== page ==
The calls for defiance have grown so much so this week that officials inside the Trump administration coronavirus task force have begun discussing how to reconcile the growing discomfort of the president and his allies while also ensuring more Americans do not further contract the virus. One official told The Daily Beast that there is concern among task force officials that once they loosen the social-distancing guidelines for some portions of the country, Americans living in hot-spot areas will follow suit even if they’ve been asked to remain at home.
Already, protests against social-distancing guidelines, stay-at-home orders, and other public safety measures have been bubbling up in states across the country. In Idaho, anti-government activists encouraged gatherings around Easter. Conservative activists in Oklahoma are planning a “get back to work” rally at their state capitol on Wednesday. Roughly 75 protesters met outside the Ohio statehouse on Monday to protest restrictions, with several carrying the “Don’t Tread on Me” flags that became ubiquitous at Tea Party rallies.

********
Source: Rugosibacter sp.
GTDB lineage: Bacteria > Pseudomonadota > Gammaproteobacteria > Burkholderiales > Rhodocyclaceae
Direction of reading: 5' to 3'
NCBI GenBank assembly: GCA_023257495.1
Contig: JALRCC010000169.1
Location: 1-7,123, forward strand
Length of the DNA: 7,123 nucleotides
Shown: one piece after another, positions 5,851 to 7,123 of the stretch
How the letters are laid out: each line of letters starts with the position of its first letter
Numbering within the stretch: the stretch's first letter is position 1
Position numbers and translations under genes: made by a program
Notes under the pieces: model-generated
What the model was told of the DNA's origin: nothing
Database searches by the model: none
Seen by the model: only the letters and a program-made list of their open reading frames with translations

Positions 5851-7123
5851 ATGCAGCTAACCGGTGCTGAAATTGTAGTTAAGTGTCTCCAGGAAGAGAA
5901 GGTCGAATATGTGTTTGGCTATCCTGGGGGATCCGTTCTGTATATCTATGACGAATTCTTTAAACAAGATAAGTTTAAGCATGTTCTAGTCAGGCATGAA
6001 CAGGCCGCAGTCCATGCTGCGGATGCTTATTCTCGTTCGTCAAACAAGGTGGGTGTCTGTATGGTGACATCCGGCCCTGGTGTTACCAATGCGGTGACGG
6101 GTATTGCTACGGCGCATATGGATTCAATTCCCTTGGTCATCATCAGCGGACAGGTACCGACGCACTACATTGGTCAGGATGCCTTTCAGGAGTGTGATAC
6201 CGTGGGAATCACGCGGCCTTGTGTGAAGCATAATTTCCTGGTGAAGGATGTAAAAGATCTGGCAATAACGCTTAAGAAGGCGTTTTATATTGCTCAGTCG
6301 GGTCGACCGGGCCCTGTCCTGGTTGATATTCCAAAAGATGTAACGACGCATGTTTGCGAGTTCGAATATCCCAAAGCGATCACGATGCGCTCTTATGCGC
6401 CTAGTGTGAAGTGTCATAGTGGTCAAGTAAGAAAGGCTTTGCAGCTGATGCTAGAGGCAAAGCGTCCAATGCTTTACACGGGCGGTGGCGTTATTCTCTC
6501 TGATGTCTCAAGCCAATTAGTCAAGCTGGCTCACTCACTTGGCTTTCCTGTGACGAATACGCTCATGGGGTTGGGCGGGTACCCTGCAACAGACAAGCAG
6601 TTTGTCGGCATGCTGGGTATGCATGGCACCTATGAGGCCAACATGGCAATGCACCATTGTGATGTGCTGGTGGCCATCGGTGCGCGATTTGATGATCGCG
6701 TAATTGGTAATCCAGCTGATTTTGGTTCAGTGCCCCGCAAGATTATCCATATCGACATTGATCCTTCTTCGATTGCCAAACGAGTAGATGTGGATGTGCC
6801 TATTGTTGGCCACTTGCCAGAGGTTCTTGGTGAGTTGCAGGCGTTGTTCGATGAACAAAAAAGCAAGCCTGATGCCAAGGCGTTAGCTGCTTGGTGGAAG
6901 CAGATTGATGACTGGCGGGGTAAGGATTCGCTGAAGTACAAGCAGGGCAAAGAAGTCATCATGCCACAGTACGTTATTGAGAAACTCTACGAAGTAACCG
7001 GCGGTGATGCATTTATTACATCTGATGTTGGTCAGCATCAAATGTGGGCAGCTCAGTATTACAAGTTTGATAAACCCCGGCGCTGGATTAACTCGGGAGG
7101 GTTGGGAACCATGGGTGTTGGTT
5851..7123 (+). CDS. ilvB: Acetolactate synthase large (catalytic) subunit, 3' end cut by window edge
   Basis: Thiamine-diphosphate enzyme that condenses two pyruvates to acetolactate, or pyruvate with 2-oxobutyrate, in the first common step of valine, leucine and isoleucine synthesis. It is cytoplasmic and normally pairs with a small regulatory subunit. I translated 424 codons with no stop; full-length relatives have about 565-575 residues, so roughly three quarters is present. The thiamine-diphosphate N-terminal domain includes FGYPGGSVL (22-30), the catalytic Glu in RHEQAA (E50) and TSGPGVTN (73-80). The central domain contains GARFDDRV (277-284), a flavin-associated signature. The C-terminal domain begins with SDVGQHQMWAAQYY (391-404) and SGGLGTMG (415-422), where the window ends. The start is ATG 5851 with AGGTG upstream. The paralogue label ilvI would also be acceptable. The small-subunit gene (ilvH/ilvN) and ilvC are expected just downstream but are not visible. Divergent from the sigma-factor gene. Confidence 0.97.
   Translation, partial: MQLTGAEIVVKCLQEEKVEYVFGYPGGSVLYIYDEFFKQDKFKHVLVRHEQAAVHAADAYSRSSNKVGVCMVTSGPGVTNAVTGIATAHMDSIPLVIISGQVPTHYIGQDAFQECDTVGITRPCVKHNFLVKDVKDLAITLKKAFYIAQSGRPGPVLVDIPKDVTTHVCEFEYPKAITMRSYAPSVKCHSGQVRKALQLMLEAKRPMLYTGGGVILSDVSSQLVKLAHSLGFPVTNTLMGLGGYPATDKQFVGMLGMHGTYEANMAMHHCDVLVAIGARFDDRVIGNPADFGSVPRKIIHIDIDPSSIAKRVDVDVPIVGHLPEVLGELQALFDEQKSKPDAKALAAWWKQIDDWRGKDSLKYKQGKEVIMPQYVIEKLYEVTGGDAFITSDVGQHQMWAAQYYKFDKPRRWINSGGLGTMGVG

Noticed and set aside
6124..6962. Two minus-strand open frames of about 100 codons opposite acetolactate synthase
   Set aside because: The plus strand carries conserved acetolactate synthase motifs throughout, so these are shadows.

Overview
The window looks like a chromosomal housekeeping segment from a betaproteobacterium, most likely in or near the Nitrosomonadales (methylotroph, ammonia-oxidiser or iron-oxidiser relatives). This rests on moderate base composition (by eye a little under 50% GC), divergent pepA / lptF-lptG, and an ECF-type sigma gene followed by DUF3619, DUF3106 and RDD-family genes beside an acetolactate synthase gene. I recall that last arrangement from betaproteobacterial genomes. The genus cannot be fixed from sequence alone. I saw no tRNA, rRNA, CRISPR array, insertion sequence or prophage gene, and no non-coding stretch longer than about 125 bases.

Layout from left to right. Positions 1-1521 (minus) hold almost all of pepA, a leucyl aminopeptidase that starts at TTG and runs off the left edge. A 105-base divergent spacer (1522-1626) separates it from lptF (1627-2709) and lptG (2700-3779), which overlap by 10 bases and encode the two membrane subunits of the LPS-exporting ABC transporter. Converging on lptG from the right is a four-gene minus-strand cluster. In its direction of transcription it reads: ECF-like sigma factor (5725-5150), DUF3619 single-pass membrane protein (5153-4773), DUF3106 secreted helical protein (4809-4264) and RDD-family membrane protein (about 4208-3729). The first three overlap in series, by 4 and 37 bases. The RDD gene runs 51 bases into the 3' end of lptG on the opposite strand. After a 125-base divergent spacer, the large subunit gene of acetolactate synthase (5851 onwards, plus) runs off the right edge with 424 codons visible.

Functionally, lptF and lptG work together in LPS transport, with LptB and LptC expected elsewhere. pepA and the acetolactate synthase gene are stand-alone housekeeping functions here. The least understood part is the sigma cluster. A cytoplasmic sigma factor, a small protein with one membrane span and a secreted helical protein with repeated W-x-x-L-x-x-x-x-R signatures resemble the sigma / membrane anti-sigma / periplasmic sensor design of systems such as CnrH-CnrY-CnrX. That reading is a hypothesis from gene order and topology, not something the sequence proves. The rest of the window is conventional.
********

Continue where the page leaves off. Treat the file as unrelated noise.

On Tuesday, meanwhile, about 100 people rallied against the restrictions in Raleigh, North Carolina, with one protester arrested.
The North Carolina opposition has organized around “ReopenNC,” a Facebook group with more than 25,000 members. Ashley Smith, a co-founder of the group, started ReopenNC with two friends after hearing a rumor that Gov. Roy Cooper (D) planned to extend the state’s stay-at-home order through June. It appears that rumor was wrong—the order is still set to expire on April 19. But beyond that hiccup, epidemiologists and other public health experts have cautioned that the national economy can’t begin to recover without a massive increase in testing and infection tracing capabilities. Nevertheless, Smith simply wants businesses to open again.